If you’re ever near Lisbon – make sure you don’t miss Sinatra. I never knew a place like this exists, soaking in romanticism, rich history (and rich on many levels), mysticism and fairy tale spirit.
This is however not a post about travelling. The beauty of the place is just a bonus. It’s about the conversations between a parent and a 2 (and almost) half years old child.
So – pay attention to the first part when Sanj briefs me on what he’s taking with us and what not. Can you hear that the word “milk” is pronounced in spelling rather than a “human” word. It’s because in our family Arya’s desired objects, no matter how quietly and at what times are pronounced , Our daughter will pick on and will take advantage of to such an extent that we might regret even thinking them. “Milk”, “chocolate”, “ice-cream”, “tubby” (Teletubby) have this power of being needed right after they are called upon. They therefore simply have to be spelled and we are safe until the girl learns how to read (I’m very much in Catch 22 here when answering the question: “Do I want Arya to learn to read?”).
Secondly, there’s always the aspect of making decisions. They take long but if not respected irrespective of the outcome, we are screwed.
Thirdly, there are daddy’s lectures. Painful to hear for mummy, ignored completely by the daughter.
And most importantly – “Mummy! Put the phone down”.
Just how women have their secret menstrual cycle diary I should start Arya’s sickness cycle calendar. Hardly two weeks have passed since her last cold, just to arrive at Amsterdam with accompanying two green candles continuously sticking out of her nose.
And here is the list of anomalies that have made me happy while on this holiday:
– when your husband throws your baby worryingly high because the snots perfectly come out so you can wipe them out to clear your baby’s nose
– being against too hasty medicine application, on this occasion shooting Nurofen into your baby’s mouth to help her enjoy holiday
– your baby devouring fatty pizza (which you normally consider a no-no food chasing your baby with carrot and organic chicken but at this point you’re ecstatic that she’s at least eating something)
– your baby way past her bed time hoping that the next morning she would wake up at least this tiny 32 minutes later than the usual 5:58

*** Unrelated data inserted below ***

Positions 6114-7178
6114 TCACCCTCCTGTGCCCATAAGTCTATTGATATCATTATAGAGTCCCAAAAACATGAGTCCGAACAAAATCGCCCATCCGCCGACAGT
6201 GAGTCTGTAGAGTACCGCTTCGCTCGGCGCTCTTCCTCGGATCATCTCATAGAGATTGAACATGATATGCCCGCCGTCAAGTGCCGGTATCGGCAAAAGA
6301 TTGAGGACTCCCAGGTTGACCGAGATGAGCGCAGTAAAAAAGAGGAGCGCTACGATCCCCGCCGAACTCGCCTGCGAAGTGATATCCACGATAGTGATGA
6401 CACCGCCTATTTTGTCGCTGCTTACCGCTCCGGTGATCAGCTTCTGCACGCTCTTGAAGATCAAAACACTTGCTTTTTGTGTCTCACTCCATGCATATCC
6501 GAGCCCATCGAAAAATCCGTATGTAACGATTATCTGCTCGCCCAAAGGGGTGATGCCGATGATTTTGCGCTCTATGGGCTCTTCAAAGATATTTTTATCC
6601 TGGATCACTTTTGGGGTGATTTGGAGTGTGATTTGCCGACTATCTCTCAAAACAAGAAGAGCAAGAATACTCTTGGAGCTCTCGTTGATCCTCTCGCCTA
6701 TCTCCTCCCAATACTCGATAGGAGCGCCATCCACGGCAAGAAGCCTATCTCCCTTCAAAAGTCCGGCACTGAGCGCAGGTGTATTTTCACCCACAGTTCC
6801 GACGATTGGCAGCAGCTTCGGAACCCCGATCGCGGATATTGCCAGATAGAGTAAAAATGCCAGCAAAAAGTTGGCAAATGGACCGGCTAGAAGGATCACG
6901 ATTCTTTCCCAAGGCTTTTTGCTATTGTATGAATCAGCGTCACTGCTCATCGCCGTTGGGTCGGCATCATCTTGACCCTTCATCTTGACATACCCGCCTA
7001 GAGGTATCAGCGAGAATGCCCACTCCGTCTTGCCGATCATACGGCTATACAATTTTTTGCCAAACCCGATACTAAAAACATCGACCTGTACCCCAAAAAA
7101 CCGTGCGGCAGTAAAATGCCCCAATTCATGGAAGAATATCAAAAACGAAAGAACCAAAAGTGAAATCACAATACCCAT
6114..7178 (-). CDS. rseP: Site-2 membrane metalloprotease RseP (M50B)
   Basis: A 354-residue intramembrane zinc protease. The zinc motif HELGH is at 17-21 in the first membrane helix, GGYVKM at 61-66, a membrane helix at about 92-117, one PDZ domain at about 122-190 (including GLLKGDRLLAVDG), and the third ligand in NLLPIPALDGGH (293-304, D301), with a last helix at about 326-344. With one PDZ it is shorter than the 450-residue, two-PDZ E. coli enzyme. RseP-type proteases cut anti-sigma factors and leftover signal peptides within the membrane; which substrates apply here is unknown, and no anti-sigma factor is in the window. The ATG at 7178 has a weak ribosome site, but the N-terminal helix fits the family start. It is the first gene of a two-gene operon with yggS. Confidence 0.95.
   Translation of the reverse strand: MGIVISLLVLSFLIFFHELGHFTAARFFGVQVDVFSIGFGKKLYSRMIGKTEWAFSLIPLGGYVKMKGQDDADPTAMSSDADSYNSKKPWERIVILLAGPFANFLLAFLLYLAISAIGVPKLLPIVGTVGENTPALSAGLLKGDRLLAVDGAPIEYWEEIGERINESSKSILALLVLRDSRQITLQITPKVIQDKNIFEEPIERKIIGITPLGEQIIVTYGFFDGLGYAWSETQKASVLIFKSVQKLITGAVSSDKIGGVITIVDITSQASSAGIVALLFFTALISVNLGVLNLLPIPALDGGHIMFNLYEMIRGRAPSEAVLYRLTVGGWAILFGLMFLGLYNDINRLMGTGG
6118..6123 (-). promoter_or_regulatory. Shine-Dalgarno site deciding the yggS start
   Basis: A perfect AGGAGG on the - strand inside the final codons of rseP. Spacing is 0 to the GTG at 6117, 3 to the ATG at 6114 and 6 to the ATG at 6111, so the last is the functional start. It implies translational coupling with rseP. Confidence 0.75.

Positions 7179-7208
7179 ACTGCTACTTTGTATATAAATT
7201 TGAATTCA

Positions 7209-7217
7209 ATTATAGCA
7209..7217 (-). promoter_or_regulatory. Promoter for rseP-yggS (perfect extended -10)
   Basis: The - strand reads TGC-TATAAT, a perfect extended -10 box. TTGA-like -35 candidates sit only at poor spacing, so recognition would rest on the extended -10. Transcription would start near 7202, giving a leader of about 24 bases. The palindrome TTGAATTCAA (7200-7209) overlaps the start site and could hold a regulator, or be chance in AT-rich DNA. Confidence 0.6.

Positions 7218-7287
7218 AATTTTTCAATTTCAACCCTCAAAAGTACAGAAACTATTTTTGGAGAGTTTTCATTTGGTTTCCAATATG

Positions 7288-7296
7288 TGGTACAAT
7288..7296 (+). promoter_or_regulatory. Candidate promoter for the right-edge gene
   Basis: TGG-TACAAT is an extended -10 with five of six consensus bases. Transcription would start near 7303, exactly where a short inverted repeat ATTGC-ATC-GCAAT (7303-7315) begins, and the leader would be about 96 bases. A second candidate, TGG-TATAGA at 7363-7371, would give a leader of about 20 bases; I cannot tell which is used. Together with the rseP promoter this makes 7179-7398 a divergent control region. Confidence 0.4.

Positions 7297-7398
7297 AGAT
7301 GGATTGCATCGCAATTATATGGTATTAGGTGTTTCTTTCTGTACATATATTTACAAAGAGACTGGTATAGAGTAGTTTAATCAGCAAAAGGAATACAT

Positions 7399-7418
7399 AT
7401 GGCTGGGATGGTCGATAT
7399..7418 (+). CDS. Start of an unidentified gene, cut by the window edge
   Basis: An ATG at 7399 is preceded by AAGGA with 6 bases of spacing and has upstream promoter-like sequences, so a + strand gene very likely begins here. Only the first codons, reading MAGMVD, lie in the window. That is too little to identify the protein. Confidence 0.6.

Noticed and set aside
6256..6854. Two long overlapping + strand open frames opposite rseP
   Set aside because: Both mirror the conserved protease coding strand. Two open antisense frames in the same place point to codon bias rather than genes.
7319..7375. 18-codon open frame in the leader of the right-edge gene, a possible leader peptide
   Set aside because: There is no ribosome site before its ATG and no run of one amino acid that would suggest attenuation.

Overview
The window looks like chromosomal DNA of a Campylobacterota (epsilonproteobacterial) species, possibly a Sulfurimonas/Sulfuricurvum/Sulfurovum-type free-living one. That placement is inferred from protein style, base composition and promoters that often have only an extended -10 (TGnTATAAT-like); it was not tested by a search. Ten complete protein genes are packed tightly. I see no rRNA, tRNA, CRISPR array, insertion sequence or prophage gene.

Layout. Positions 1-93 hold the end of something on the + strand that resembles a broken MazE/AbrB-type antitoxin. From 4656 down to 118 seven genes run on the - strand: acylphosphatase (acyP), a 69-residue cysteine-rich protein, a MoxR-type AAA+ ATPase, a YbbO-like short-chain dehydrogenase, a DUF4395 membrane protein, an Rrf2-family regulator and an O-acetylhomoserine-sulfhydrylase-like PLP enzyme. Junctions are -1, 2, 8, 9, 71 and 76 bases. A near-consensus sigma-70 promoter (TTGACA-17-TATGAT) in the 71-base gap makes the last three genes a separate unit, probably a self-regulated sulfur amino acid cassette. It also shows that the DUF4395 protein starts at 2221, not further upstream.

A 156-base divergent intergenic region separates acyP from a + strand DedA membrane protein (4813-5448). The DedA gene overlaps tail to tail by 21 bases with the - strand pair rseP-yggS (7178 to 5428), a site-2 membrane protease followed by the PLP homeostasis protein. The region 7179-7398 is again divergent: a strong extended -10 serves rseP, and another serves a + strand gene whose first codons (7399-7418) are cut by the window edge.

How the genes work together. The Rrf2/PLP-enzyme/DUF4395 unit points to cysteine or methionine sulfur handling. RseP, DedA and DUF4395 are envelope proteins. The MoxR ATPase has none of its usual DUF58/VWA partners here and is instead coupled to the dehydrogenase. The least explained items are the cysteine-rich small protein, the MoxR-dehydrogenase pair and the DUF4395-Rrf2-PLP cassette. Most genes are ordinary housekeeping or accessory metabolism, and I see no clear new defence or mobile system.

– ZARA just around the corner, when your baby’s nappy has just leaked wetting the underwear, tights and the dress and after changing the body and covering your baby with just a jacket (not counting shoes) you perform the giant slalom stunts among the tourist crowd in order to quickly get an alternative outfit. You’re reaching ZARA with a massive “PHEW!!!” only two slow down a pace to carefully choose the right dress or trousers and top.
– your baby still not knowing how to speak because watching a cartoon in Dutch is as perfect as in her native language. You on the other hand go beyond your intelligence levels to figure out the remote control just to find a language changing option. Thank god, the Dutch prefer the original version with subtitles.
While Arya is sleeping on the plane, Sanj looking at her Teletubby mascot: “Which one is it? La-La? Tinky Winky?…
He sings the jingle from Teletubbies then half way through he reminisces, still holding the mascot in his hands: “When I was at school, I used to argue with my friend which one is the best Teletubby. He claimed the red one, I liked the yellow one. What was his name?”
O.K. I didn’t answer because I was still digesting his first words – the part “when I was at school” and thinking: “right, so like 7, 8 years old…
Sanj continued, oblivious of my calculations: “Some people at high school were dating girls, some were thinking which college to choose. I was debating about Teletubbies.
– High school?!!?!?!? – it is very likely the whole plane heard me.
It might seem irrelevant comment but it very much is super relevant: – love is a funny thing – it’s simply only:time and place in life. Nothing else. Time and place.
If Sanj’s and my paths ever crossed in high school I would probably never even know his name and Sanj would, very likely hate me or my face would, very likely be a type of a mean girl or an opposite of anyone who he would feel attracted to. It’s our childhood and teenage hood that drags all the sh** in the rest of our lives.
Last Saturday I experienced a day I had waited my lifetime.
Arya turned 1 on 11th February and last Saturday we celebrated this milestone in Poland.
Initially, there were supposed to be around 50 guests but due to various reasons 22 adults and 11 children turned out and although those who were missing were missed the afternoon could have not been more amazing.